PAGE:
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Altus Air Force Base hosts joint training

  • Published
  • By Airman 1st Class Megan E. Acs
  • 97th Air Mobility Wing Public Affairs
U.S. Army Soldiers from Fort Sill, Oklahoma, practiced loading and unloading a C-17 Globemaster III cargo aircraft alongside U.S. Air Force loadmasters Oct 2, 2014.

The intent of the training was to improve joint-operability between the Army and the Air Force, and ensure the 4th Battalion, 3rd Air Defense Artillery Regiment, 31st Air Defense Artillery Brigade, is prepared for real world rapid deployments.

"We're doing air load operations right now in preparation for our contingency expeditionary force assumption," said U.S. Army Capt. Michael Savageau, commander of 4-3 ADA at Fort Sill, Okla. "We're going through and streamlining our processes to ensure that we're doing it correctly now. Any deficiencies are noted, and then in the event we actually have a real-world mission, we can do it rapidly and effectively."

This is the first training mission he's done year, though they look to train here more often to ensure they are doing everything appropriately and effectively.

The battalion brought about 100 Soldiers and 15 different pieces of equipment to Altus for the training.

"A lot of these soldiers are young, straight out of advanced individual training. This is the first opportunity they've had to practice or rehearse any type of rapid deployment, which is what we're simulating here," said Savageau. "They got to see the whole gamut of our rapid deployment."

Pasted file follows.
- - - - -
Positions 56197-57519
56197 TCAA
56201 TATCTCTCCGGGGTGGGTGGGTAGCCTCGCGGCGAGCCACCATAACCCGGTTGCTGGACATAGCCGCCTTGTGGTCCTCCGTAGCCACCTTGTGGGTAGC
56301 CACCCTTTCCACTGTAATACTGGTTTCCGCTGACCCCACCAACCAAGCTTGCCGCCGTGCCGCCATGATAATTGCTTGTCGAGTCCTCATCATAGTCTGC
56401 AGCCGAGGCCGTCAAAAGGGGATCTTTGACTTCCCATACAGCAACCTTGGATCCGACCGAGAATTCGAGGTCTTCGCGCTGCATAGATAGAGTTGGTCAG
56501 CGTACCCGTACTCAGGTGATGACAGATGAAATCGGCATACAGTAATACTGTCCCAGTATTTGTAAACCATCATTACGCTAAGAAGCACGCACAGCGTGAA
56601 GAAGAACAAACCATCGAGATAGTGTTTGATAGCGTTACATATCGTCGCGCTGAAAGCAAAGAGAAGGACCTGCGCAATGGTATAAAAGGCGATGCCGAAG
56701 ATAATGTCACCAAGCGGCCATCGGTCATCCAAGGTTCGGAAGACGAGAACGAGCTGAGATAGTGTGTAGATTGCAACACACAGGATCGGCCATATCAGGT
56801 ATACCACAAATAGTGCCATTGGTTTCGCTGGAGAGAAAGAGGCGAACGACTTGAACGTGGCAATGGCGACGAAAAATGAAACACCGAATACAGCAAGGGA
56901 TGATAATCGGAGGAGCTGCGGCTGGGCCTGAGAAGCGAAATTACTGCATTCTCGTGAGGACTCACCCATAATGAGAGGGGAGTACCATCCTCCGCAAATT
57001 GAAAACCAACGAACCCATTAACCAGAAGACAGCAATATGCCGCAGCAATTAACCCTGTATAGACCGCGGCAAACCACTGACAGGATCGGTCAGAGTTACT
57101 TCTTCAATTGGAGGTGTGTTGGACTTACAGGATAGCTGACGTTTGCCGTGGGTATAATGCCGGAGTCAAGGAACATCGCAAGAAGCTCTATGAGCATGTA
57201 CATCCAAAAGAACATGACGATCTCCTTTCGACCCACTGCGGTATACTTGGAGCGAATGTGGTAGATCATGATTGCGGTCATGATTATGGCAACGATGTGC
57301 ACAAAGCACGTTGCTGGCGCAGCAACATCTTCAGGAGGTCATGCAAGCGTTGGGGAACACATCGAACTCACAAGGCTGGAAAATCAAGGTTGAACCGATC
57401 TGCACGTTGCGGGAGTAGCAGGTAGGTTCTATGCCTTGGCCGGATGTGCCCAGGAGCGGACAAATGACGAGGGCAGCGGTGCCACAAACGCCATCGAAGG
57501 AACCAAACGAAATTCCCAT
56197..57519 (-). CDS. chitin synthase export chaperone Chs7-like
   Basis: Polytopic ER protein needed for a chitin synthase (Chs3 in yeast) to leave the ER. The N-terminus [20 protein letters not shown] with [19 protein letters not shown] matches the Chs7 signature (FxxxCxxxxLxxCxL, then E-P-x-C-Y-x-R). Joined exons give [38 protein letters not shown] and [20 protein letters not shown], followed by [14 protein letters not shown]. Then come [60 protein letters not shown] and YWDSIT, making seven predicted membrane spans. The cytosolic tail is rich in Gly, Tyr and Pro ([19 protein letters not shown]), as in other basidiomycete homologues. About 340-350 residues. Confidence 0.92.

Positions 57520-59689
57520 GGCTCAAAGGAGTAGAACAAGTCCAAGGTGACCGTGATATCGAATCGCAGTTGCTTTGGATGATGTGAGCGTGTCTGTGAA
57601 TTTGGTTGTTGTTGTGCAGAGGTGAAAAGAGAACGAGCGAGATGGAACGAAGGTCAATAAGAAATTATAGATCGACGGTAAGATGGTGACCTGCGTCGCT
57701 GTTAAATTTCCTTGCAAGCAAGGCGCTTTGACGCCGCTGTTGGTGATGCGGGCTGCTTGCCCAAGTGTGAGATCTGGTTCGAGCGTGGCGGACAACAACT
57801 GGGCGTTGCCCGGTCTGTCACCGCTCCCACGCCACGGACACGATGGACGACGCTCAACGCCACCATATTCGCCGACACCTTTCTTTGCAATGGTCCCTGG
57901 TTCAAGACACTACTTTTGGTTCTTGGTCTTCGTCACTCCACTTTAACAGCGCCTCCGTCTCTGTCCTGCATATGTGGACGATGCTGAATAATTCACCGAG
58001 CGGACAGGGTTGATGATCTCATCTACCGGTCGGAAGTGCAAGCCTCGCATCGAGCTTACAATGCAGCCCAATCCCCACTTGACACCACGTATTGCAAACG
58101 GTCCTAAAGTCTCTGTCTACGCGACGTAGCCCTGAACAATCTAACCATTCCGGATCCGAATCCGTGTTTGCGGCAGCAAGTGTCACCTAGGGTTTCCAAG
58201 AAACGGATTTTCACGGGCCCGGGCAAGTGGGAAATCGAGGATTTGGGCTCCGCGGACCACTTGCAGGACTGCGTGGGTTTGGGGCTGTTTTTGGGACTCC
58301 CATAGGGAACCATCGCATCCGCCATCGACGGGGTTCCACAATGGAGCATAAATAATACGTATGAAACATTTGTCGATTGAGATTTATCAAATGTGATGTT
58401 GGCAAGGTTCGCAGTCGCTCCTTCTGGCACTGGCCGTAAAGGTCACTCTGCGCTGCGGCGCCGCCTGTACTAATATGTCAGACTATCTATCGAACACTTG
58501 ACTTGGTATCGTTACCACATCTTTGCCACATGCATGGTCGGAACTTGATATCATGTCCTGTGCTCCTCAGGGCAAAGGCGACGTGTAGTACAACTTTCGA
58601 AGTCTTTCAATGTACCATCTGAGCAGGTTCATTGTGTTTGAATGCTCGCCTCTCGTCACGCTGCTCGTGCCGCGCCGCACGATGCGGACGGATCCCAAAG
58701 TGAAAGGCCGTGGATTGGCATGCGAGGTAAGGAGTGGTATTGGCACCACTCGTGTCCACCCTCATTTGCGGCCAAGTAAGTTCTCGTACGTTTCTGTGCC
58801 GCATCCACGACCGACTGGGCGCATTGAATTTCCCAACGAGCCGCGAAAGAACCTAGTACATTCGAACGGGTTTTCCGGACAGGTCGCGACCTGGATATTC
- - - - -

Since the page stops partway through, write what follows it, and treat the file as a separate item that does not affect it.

Before beginning, the soldiers had to make sure the vehicles were in compliance for loading on the aircraft by taking steps such as checking the tires for foreign objects, making sure there were no fluids leaking and weighing and measuring the vehicles.

"Many of the Soldiers and vehicles have never even been on a C-17 before, so we had to make sure they didn't exceed aircraft limitations and our technical order regulations as well," said U.S. Air Force Staff Sgt. Laura Bourdlais, 58th Airlift Squadron instructor loadmaster. "We practiced driving each vehicle on and off of the aircraft, as well as taught them how to apply restraint to the vehicles."

Restraint is calculated depending upon the weight of the vehicle, and the verified amount of restraint each chain provides.

Bourdlais said this is important for the Soldiers to learn, because they may not always have trained Air Force aid at the ready.

"For them to help out in any capacity is going to be very beneficial to not just them getting out of there, or in there quicker, but to us as well," said Bourdlais.

"I really enjoy working with the Army, as well as other services. Working jointly between services allows individuals from each branch to be able to get a bigger picture of how we all work together," said Bourdlais, "While today may have just been a practice run, some day we may be working together again for an operational mission, and today's training will greatly enhance the timeliness of the loading/unloading as well as the effectiveness of the mission. At the end of the day, we're all just people working together to serve our country and keep it safe."